It's not often that income tax audits make big news, but the mammoth of an audit that's been thrown Venus DeMars andLynette Reini-Gambell, a married couple and a relatively successful musician and poet respectively, has been getting some local press in their home state of Minnesota. This MinnPost article features an interview with the couple in which they discuss the details of the situation, but in short: the Minnesota Revenue Department is claiming that the couple's respective artistic careers are not profitable enough to qualify them as "professional" artists and is demanding around $100,000 in back taxes for work-related tax deductions the couple has claimed over the years.
It's a given that the Middle East has a long way to go as far as LGBT acceptance is concerned. Remember that sound byte of Ahmadinejad claiming that Iran doesn't have any homosexuals? Turkey is supposed to be the most secular and liberal Muslim country in the Middle East, yet its religious, right wing government still considers homosexuality to be a disease.
Artistic mediums always have innovators, those people who weren't afraid to try new things with paint, words, light, film. Director Jeffery Schwarz's new film I Am Divine creates a portrait of how revolutionary drag superstar Divine brought drag from society's margins to the mainstream in his fearless and innovative way.
Elena Kostyuchenko (in the yellow hat) at the pro-gay Day of Kisses protest.
On January 25, 2013 the Russian State Duma swiftly passed a bill banning the "promotion of homosexuality." The bill will have to undergo two more readings and be signed by the Russian president before it becomes law. If this happens, it will give the Russian government the right to fine publications and individuals up to half a million dollars for "promoting homosexuality." Meanwhile, the law does not define what constitutes "promoting" and conflates homosexuality with, among other things, pedophilia. LGBT rights activists speculate that the passage of this law will lead to the government shutting down organizations, websites, and print publications that support the already besieged Russian LGBT community.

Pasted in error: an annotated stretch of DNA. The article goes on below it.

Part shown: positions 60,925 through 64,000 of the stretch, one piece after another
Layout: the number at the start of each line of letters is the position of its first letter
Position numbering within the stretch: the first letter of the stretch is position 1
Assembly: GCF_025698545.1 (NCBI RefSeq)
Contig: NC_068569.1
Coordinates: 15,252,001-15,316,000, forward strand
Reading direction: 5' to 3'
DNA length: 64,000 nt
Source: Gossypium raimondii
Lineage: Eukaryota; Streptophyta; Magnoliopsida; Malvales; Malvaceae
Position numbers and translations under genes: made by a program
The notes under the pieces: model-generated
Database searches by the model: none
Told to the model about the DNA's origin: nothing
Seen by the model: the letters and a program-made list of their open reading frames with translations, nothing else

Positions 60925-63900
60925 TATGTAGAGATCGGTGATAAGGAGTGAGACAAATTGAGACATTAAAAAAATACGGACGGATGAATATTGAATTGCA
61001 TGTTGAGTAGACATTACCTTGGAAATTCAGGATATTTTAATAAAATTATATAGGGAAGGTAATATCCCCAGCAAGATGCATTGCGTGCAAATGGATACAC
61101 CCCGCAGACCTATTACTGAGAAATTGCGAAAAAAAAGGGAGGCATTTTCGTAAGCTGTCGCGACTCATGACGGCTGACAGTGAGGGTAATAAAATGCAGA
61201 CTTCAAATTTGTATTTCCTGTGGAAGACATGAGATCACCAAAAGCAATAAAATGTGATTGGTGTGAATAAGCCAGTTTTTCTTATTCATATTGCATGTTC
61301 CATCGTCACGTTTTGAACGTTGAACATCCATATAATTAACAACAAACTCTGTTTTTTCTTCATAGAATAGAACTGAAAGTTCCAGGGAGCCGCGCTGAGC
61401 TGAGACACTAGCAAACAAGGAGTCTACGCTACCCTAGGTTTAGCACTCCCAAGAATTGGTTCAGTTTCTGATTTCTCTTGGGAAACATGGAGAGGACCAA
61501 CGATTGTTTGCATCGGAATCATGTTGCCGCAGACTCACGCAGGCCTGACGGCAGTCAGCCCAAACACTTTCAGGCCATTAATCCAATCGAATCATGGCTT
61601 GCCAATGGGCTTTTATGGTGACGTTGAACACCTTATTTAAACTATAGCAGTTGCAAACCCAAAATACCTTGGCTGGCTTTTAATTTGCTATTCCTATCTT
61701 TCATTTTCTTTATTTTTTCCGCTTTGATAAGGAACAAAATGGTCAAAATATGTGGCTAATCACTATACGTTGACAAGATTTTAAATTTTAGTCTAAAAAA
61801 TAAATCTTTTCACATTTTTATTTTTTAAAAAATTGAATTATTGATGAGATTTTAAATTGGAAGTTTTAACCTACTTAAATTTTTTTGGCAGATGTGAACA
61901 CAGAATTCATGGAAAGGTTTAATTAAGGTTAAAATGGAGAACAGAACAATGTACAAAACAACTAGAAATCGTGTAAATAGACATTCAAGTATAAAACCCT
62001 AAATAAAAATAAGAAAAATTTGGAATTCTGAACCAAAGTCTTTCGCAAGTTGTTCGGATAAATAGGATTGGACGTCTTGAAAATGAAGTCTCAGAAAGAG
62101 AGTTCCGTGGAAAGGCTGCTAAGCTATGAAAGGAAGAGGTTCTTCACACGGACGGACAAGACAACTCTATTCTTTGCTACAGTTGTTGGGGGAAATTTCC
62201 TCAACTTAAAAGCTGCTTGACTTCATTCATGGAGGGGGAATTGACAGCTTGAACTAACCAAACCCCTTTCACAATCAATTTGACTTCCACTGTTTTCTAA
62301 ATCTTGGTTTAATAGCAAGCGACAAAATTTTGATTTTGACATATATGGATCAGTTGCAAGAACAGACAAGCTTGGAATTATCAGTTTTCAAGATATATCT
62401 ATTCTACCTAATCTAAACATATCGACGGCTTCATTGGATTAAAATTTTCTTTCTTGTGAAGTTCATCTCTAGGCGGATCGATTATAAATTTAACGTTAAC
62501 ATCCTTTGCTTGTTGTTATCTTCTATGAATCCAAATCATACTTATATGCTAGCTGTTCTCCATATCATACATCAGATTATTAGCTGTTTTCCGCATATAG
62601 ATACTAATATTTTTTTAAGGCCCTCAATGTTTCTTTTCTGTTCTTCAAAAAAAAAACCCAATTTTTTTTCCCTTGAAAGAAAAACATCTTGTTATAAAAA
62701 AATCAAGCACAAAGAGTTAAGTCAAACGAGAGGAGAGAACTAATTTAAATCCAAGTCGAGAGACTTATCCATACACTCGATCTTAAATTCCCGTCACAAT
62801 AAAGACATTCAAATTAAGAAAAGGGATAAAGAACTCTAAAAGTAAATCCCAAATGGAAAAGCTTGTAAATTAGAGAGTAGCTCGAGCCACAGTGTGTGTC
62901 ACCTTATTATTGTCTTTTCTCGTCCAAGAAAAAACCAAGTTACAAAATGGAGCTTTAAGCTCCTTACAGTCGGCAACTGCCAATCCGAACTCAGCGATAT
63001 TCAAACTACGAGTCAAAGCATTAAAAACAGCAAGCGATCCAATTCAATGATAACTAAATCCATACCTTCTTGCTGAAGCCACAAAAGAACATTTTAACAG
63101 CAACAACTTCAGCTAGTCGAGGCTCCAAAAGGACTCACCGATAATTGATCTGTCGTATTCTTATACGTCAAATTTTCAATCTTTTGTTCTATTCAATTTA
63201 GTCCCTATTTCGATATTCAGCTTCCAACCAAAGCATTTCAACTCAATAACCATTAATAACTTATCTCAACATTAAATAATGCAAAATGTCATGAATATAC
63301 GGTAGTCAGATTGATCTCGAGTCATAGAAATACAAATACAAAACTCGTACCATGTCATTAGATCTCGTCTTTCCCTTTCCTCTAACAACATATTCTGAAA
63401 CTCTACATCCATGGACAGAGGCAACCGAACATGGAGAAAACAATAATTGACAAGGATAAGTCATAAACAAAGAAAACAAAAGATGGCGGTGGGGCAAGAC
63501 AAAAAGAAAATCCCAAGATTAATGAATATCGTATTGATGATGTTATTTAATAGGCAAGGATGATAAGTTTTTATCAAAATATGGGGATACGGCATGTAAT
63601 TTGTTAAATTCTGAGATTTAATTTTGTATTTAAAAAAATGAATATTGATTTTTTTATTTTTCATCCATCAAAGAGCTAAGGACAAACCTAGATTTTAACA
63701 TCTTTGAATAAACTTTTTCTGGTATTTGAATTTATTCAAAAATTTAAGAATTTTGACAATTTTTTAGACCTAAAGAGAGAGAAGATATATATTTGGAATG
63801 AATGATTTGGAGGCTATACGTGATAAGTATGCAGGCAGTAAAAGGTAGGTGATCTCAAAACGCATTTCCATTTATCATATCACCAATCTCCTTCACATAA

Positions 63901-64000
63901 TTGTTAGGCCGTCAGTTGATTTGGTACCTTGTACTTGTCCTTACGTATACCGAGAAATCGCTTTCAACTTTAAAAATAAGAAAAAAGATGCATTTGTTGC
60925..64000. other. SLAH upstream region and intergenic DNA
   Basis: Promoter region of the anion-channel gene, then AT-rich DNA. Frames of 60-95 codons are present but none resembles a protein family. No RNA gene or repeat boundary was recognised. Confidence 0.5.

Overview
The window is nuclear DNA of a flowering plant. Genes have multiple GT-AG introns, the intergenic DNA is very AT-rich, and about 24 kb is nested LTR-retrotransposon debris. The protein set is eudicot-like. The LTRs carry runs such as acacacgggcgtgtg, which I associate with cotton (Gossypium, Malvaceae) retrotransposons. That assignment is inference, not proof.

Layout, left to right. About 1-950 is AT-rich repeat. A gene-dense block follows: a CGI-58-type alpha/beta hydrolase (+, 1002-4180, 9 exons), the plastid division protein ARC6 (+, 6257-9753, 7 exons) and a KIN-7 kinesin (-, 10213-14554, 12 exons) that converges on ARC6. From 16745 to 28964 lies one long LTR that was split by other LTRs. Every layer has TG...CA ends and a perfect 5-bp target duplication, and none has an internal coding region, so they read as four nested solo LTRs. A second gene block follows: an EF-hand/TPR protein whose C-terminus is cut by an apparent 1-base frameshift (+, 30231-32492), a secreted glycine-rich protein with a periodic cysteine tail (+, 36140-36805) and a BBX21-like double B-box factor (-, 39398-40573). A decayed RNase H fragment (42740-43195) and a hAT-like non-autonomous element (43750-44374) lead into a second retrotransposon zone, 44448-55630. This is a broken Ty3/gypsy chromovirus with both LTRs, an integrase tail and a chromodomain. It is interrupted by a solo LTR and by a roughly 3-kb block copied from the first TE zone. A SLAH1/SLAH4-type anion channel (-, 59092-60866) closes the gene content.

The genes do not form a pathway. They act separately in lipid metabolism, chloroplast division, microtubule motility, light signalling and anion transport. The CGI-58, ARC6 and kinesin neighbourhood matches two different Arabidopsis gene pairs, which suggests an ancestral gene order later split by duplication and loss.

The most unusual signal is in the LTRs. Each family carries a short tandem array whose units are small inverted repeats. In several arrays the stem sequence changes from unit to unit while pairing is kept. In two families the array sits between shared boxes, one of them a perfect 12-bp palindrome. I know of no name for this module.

Protests for LGBT rights in Russia have a history of violence. Along with those brave enough to participate in them, protests often attract thugs calling themselves Russian Orthodox activists who pelt the LGBT protesters with eggs and physically attack them. The thugs discuss their plans for the beatings in their online forums on V Kontakte (a Russian version of Facebook), and cover their faces with scarves and masks in order to avoid being identified. Although the police are always present at such protests, the Orthodox activists seems to have their tacit approval.
Spin Magazine recently ran a comprehensive and funny piece called "The 50 Biggest White Girl Rap Moments Of All Time." Being a white woman who vehemently loves rap music, best believe I ate that ish up. Some MCs mentioned were genuinely talented (Dessa, Princess Superstar), others... not so much. There is, as the magazine states, a "checkered" history in white girl rap (cough cough Kreayshawn cough cough Fergie). One artist who didn't make the cut (but certainly will next round) is the one and only Kalyn Heffernan of Denver's Wheelchair Sports Camp.
I'll admit, I kind of fudged when I said this would be a three-part series about zine artists I love. Honestly, I could probably do a fifty part series on zine artists I love, then publish it as a memoir called Can I Be You? But I'm not doing that, and instead, I'm going to take a few minutes to tell you about something really important. A couple of weeks ago, you might have stopped by the Portland Zine Symposium (or any zine fest anywhere) and thought to yourself "Wow, there are a lot of white people here, where are all the zinesters of color?" Or at least, that's what I was thinking. I scoured the entire space looking for people of color only to find one table all alone, in the back of the warehouse. One amazing table, to be sure,, but I still left wishing for something more. I'd imagine Daniela Capistrano had some similar thoughts when she founded the People of Color Zine Project in 2010 in order to make zines by folks of color accessible, available, and distributable for all, because really, these things can be incredibly hard to find in such white dominated DIY, activist, and artist communities.